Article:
Bobcats are nocturnal animals, so contact with humans is very rare but possible. These small wildcats are capable of taking down animals much larger than they are. They are good hunters and, like many wildlife creatures, will target domestic animals like pets and livestock. The best way to avoid bobcats is to prevent them from coming onto your property in the first place. Luckily, Wildlife X Team® can help! If you're wondering how to keep bobcats away, call (817) 431-3007 today and we will keep these dangerous wildcats away from your property and family.

Bobcat Problems

Some of the common bobcat problems you may face include:

  • Attacking livestock and pets

Bobcats have a carnivorous diet, and they will prey on your livestock and pets. It's especially important to keep chickens, dogs, and cats secure at night when bobcats are out hunting. 

  • Attacking people

Bobcats rarely attack humans, but it's still important to be cautious around them. 

  • Landscape damage due to den creation

If a bobcat decides to make their den in your yard, you could be facing landscape damage! It's important to deter bobcats from your yard before they decide to make it their home. 

Bobcat Prevention & Removal

All wild animals should be left to professionals to remove and address, so we do not suggest attempting to remove bobcats from your property personally, as they may attack. Bobcats are territorial and will often return to the property they have claimed as their own, especially if there is a steady food source. The trained professionals at Wildlife X Team® will help keep bobcats away, safely and quickly. Contact us today! 

More About Bobcats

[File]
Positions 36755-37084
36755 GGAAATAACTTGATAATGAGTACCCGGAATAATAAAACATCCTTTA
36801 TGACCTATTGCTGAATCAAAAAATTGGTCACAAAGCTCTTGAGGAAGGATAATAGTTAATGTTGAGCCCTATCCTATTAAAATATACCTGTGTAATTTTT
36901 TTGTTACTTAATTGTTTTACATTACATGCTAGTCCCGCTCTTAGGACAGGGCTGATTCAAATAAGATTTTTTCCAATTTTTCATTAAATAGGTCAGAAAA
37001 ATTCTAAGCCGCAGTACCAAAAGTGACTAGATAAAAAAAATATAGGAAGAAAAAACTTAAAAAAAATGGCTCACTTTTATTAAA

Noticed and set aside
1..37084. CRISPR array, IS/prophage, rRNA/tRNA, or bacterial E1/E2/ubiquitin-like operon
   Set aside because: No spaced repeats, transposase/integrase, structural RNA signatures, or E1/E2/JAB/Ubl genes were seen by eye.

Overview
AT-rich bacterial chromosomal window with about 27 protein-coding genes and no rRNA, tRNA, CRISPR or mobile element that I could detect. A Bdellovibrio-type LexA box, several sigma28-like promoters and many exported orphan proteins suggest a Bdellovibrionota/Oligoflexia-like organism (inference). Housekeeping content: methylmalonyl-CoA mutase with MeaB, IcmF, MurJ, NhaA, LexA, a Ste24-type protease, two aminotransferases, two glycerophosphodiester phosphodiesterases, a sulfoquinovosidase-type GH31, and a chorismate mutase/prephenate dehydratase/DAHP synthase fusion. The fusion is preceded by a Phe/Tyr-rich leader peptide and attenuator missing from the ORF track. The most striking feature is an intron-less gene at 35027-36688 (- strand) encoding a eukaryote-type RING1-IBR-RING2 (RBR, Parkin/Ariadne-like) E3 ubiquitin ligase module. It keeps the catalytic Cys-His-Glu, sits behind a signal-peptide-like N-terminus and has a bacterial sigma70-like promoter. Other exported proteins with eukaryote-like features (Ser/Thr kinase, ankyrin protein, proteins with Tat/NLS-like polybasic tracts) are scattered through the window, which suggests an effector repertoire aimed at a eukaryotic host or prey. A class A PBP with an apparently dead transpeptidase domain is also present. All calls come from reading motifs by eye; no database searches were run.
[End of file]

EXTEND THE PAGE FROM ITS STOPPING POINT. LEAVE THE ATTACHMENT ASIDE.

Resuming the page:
The Bobcat is a medium-sized wildcat that is found in a variety of habitats across the southern half of North America. They are widespread and adaptable predators that are closely related to the larger and more northerly dwelling Canadian Lynx with the biggest difference being that the Bobcat only has a small “bobbed” tail, from which it gets its name. Measuring about double the size of a domestic cat, the Bobcat has the greatest range of all North American felines but their secretive nature means that they are seldom seen by people. There are currently twelve recognized sub-species of Bobcat which vary in their color and geographic range, with individuals found in mountainous forests being darker with more markings than their lighter-colored cousins that are found in more arid, semi-desert regions.

Bobcat Anatomy and Appearance

Due to the fact that the Bobcats belong to the same family as the Lynx, they are similar in appearance but not at all the same. The Bobcat is smaller in size and has smaller feet and ear tufts than the Canadian Lynx, and often tends to be darker in color. Bobcats have beige to brown or reddish fur that is mottled or spotted with the intensity of these markings depending on the individual and where it lives (those found in more open, arid areas tend to have fewer markings than those found amongst dense cover). The underside of the Bobcat is white so the darker spots are more distinctive and they also have a white tip to their short, black tail, which only grows to around 15cm in length. Like the larger Lynx, the Bobcat has ear tufts that are thought to heighten its hearing along with also having a ruff of longer fur around its face.

Bobcat Distribution and Habitat

The exact appearance of the Bobcat depends on what kind of habitat it is found as the differing coat colors allow the individual to remain as camouflaged as possible in its surroundings. The historical range of the Bobcat once extended right across North America but the capture of them for their fur and loss of their natural habitat has led to their disappearance in some areas.

Are Bobcats Nocturnal?

The Bobcat is a solitary and nocturnal animal that is most active in the darkness of night, tending to hunt most during dawn and dusk. Bobcats are highly territorial and mark their ranges with scents from their urine and feces and distinctive claw marks on trees to alert others of their presence.

Bobcat Reproduction and Life Cycles